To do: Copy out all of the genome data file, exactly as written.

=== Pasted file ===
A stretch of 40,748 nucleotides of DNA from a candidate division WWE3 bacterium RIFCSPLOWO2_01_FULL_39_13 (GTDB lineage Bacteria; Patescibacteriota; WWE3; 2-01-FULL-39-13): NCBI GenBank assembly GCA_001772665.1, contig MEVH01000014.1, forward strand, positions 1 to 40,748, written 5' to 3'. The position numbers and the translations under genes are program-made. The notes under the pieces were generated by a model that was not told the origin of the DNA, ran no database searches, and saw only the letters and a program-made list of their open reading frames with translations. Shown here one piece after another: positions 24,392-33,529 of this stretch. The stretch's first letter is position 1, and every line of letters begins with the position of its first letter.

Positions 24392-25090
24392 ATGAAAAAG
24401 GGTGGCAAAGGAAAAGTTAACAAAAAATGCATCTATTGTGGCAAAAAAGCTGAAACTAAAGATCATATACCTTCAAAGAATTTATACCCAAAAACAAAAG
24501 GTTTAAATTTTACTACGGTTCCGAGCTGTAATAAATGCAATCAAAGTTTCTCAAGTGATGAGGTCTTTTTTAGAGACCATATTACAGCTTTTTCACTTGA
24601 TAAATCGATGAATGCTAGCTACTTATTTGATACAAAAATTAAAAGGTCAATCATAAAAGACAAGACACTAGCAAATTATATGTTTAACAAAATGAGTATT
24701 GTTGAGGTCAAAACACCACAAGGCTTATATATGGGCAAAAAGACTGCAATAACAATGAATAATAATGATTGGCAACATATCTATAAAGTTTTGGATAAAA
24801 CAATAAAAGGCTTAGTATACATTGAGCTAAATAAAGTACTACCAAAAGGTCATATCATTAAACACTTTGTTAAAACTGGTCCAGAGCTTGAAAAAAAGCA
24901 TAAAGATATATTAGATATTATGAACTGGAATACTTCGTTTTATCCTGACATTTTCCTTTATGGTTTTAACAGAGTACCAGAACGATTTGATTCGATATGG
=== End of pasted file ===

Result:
A stretch of 40,748 nucleotides of DNA from a candidate division WWE3 bacterium RIFCSPLOWO2_01_FULL_39_13 (GTDB lineage Bacteria; Patescibacteriota; WWE3; 2-01-FULL-39-13): NCBI GenBank assembly GCA_001772665.1, contig MEVH01000014.1, forward strand, positions 1 to 40,748, written 5' to 3'. The position numbers and the translations under genes are program-made. The notes under the pieces were generated by a model that was not told the origin of the DNA, ran no database searches, and saw only the letters and a program-made list of their open reading frames with translations. Shown here one piece after another: positions 24,392-33,529 of this stretch. The stretch's first letter is position 1, and every line of letters begins with the position of its first letter.

Positions 24392-25090
24392 ATGAAAAAG
24401 GGTGGCAAAGGAAAAGTTAACAAAAAATGCATCTATTGTGGCAAAAAAGCTGAAACTAAAGATCATATACCTTCAAAGAATTTATACCCAAAAACAAAAG
24501 GTTTAAATTTTACTACGGTTCCGAGCTGTAATAAATGCAATCAAAGTTTCTCAAGTGATGAGGTCTTTTTTAGAGACCATATTACAGCTTTTTCACTTGA
24601 TAAATCGATGAATGCTAGCTACTTATTTGATACAAAAATTAAAAGGTCAATCATAAAAGACAAGACACTAGCAAATTATATGTTTAACAAAATGAGTATT
24701 GTTGAGGTCAAAACACCACAAGGCTTATATATGGGCAAAAAGACTGCAATAACAATGAATAATAATGATTGGCAACATATCTATAAAGTTTTGGATAAAA
24801 CAATAAAAGGCTTAGTATACATTGAGCTAAATAAAGTACTACCAAAAGGTCATATCATTAAACACTTTGTTAAAACTGGTCCAGAGCTTGAAAAAAAGCA
24901 TAAAGATATATTAGATATTATGAACTGGAATACTTCGTTTTATCCTGACATTTTCCTTTATGGTTTTAACAGAGTACCAGAACGATTTGATTCGATATGG